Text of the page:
Had a family emergency so the blog will be on hiatus for a couple weeks.
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Email, Delivery, Spam and more
For years now, Microsoft has maintained Smart Network Data Services (SNDS) for anyone sending mail to Hotmail/Outlook/Live.com. This is a great way for anyone responsible for an IP sending mail to hotmail to monitor what traffic Hotmail is seeing from that IP address.
This morning I got up to a number of people complaining that logins were failing on the website and the API was down. I contacted the person behind SNDS and they confirmed there was a problem and they were fixing it.
Sometime this afternoon it was possible to login to the SNDS interface again, so it looks like they did fix it.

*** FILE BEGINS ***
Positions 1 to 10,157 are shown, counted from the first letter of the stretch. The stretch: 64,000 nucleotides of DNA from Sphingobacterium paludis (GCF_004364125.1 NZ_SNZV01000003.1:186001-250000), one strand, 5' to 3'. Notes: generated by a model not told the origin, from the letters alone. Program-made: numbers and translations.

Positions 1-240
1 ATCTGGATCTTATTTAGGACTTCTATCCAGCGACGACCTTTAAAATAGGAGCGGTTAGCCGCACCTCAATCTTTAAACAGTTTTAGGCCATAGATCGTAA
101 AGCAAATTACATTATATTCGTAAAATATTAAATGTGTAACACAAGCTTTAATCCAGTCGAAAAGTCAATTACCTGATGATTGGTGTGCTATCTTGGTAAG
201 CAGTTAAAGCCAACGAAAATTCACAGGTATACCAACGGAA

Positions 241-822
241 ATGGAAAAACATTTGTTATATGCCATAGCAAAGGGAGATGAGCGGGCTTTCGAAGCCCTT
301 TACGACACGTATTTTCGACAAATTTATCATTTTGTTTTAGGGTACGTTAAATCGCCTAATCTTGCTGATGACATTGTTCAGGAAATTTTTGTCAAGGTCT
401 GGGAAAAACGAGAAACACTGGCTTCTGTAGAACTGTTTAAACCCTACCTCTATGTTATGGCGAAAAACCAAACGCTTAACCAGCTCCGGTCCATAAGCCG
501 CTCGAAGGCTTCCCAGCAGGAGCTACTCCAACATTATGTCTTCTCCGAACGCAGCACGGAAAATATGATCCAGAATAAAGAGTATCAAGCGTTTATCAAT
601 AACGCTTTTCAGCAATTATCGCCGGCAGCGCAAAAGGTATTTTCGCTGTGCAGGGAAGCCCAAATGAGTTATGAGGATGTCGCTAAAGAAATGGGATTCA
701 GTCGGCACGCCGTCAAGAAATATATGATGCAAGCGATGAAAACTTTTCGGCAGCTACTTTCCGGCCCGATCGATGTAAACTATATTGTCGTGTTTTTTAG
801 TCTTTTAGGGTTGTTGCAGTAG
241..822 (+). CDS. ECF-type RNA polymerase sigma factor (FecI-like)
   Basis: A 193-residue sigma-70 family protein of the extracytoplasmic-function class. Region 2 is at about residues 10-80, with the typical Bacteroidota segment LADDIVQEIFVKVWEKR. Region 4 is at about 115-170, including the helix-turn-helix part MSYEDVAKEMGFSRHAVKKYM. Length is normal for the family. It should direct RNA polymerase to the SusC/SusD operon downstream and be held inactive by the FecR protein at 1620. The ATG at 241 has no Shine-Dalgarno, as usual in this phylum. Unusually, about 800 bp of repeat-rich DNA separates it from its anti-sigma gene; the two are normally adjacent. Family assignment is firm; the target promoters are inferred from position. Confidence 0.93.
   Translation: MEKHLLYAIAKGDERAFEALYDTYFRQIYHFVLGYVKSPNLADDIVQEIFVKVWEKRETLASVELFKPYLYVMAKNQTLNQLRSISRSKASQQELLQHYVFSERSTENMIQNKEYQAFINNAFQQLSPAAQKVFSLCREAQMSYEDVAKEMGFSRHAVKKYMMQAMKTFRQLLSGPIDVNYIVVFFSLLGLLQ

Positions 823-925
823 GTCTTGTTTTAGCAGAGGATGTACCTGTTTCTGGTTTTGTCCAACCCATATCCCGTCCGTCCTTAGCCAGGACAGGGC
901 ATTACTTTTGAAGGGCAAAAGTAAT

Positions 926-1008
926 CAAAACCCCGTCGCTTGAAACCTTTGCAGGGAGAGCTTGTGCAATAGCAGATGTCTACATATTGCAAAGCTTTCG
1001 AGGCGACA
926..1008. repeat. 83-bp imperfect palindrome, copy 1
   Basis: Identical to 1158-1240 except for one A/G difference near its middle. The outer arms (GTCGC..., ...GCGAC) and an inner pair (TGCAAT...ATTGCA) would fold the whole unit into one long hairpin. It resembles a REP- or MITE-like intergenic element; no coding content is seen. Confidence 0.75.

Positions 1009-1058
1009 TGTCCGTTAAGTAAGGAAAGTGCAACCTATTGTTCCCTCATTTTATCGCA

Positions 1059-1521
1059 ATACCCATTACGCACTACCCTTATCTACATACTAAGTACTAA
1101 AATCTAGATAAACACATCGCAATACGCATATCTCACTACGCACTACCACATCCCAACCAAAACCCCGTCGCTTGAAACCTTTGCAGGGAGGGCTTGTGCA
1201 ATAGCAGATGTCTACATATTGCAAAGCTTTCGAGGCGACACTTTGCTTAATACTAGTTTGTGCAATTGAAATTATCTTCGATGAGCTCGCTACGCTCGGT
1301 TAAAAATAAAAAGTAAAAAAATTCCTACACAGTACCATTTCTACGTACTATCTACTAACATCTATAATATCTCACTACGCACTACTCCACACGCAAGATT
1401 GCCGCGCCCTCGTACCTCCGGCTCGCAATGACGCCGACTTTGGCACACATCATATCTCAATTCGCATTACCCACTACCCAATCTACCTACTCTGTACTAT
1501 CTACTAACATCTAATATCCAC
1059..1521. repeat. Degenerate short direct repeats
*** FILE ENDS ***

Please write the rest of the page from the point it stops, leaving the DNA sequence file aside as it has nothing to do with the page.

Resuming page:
A bit of a warning, though, don’t expect to see any of the data from the last few days. There seems to be something with SNDS that means that when the service is down data isn’t collected or available. In the past when there have been problems, older data was not populated when the service came back.
According to a press release by the Openbaar Ministerie (the Public Prosecution Office), a dutch man with the initials SK has been arrested in Spain (English translation) for the dDOS attacks on Spamhaus. Authorities in Spain have searched the house where SK was staying and seized electronic devices including computers and mobile phones.
Brian Krebs has more, including multiple sources that identify SK as Sven Olaf Kamphuis. Sven Olaf Kamphuis was quoted in many articles about the dDOS, including the NY Times and various reports by Ken Magill.